Eventually, in the last two weeks, I had to move the project out into the open, to the point that, on a three-hour car trip to an oil painting seminar the Norwegian Artist was conducting, I knit while he drove, hoping that the scenery would keep him occupied. Fortunately, the road was winding and narrow.

At the workshop, I knit, fielding questions from curious participants:

“What are you working on?” one by one I was asked.

“It’s the Norwegian Artist’s birthday gift,” I murmured, pulling out the pattern.

“Ahhhhh. Your secret is safe with me.” And it was, all 13 of them.

Only after the workshop did I discover that I had overlooked a big chunk of the directions, and the right front of the sweater was no more a mirror of the left side than I am the twin of, well, Bruce Willis.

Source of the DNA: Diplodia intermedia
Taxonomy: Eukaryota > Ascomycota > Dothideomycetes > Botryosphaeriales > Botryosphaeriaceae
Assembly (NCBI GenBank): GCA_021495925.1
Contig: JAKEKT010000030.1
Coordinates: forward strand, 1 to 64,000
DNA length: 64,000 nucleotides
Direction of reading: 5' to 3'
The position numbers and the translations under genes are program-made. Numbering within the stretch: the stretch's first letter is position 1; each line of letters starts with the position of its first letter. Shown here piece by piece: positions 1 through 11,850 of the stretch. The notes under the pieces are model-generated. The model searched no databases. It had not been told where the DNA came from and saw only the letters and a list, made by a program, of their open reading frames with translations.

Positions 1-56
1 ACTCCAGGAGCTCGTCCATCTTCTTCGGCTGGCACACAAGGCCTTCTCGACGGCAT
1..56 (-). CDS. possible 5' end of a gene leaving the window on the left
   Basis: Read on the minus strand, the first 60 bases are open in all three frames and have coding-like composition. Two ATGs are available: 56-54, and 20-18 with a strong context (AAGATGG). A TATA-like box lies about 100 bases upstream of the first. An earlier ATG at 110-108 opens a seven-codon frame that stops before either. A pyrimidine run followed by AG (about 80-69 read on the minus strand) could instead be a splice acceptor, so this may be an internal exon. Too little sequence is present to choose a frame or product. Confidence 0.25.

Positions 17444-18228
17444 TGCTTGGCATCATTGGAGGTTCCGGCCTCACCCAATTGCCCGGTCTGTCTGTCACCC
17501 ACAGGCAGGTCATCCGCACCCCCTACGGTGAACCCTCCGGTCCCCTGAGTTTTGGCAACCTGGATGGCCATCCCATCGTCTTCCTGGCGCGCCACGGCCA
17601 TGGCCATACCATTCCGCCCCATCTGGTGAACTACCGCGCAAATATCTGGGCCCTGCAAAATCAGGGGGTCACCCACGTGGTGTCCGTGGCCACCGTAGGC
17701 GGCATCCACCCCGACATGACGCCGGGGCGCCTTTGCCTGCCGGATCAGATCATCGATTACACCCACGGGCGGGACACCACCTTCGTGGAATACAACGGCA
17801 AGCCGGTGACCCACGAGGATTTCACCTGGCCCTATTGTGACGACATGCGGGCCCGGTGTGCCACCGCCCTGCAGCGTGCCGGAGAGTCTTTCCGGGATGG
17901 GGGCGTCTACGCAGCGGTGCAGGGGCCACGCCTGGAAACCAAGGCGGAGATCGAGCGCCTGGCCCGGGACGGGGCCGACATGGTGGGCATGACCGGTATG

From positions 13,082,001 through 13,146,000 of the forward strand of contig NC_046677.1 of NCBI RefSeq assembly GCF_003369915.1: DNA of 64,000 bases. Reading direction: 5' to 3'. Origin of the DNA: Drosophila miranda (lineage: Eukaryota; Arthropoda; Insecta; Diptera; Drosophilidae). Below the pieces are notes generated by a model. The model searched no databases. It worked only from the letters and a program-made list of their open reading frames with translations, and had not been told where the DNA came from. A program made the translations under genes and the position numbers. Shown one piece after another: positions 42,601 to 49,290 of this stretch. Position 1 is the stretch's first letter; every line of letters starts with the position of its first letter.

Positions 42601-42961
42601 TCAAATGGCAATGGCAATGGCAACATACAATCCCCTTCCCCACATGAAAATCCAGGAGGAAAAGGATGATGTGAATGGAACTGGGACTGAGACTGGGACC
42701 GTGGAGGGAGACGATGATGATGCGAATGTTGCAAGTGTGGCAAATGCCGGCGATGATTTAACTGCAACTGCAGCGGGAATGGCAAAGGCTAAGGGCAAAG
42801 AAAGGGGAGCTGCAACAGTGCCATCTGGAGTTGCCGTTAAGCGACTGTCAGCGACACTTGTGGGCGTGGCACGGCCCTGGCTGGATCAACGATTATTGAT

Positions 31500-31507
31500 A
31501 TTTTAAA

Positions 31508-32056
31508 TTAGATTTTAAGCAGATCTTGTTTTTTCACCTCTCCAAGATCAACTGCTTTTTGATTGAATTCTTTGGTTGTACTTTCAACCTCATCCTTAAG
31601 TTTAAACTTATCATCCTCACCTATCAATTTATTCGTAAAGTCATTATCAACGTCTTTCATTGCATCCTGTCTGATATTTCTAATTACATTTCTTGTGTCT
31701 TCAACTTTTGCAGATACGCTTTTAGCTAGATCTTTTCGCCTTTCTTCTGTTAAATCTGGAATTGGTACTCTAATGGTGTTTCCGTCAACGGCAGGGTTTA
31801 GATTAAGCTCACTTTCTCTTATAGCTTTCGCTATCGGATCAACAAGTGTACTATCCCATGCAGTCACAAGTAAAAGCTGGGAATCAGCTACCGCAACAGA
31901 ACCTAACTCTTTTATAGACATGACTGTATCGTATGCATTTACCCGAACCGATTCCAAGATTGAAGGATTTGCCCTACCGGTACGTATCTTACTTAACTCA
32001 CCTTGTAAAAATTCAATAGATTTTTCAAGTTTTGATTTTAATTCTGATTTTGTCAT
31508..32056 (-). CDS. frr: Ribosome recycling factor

More car explosions.

You know, just like Bruce’s movies, this story ties up neatly in the end, as did, incidentally, the Norwegian Artist’s birthday present.

When the man opened his gift, he acted so surprised, that I honestly couldn’t tell if he was acting.

He was good. Real Bruce-like. Sexy. Norwegian. Only he has lots of hair.

Live Free. Knit Hard.

Ascension, by the Norwegian Artist, Steve Henderson

This article is linked to Self Help Talk, The Happy Guy

21 Responses

  1. Great post!! I don’t knit but I could knit around, over and on top of my husband and he would still not know what I was working on. About a year ago he commented on a water color that we have over our bed. Is that new? Yes, I replied, 5 years ago! I love the Bruce Willis refrence, just great! I really enjoy your blog, thanks!

    1. Kathy: Perhaps it is time to invest in another piece of art, so that your husband can begin enjoying it in 2016. I know an incredible Norwegian Artist who specializes in oils — AND does payment plans!